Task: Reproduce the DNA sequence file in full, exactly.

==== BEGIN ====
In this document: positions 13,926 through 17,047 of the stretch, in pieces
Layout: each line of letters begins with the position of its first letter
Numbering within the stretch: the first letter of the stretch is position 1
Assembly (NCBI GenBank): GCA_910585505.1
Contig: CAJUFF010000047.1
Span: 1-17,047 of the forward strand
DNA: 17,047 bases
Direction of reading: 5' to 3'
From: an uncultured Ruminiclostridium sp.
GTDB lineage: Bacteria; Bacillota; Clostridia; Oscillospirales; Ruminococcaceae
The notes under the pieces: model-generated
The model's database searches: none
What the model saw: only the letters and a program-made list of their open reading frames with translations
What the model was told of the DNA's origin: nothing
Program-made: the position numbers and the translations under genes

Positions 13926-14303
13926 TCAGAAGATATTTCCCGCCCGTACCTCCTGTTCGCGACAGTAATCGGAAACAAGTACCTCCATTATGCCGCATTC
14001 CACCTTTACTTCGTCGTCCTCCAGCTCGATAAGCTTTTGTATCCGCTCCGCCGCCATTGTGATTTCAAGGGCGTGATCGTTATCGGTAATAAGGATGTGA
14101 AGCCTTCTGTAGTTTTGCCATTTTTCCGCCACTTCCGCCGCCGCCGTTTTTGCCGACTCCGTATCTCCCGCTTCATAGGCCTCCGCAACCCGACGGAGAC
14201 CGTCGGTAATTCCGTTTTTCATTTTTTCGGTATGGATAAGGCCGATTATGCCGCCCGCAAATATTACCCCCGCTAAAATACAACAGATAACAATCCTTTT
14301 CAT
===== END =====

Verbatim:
In this document: positions 13,926 through 17,047 of the stretch, in pieces
Layout: each line of letters begins with the position of its first letter
Numbering within the stretch: the first letter of the stretch is position 1
Assembly (NCBI GenBank): GCA_910585505.1
Contig: CAJUFF010000047.1
Span: 1-17,047 of the forward strand
DNA: 17,047 bases
Direction of reading: 5' to 3'
From: an uncultured Ruminiclostridium sp.
GTDB lineage: Bacteria; Bacillota; Clostridia; Oscillospirales; Ruminococcaceae
The notes under the pieces: model-generated
The model's database searches: none
What the model saw: only the letters and a program-made list of their open reading frames with translations
What the model was told of the DNA's origin: nothing
Program-made: the position numbers and the translations under genes

Positions 13926-14303
13926 TCAGAAGATATTTCCCGCCCGTACCTCCTGTTCGCGACAGTAATCGGAAACAAGTACCTCCATTATGCCGCATTC
14001 CACCTTTACTTCGTCGTCCTCCAGCTCGATAAGCTTTTGTATCCGCTCCGCCGCCATTGTGATTTCAAGGGCGTGATCGTTATCGGTAATAAGGATGTGA
14101 AGCCTTCTGTAGTTTTGCCATTTTTCCGCCACTTCCGCCGCCGCCGTTTTTGCCGACTCCGTATCTCCCGCTTCATAGGCCTCCGCAACCCGACGGAGAC
14201 CGTCGGTAATTCCGTTTTTCATTTTTTCGGTATGGATAAGGCCGATTATGCCGCCCGCAAATATTACCCCCGCTAAAATACAACAGATAACAATCCTTTT
14301 CAT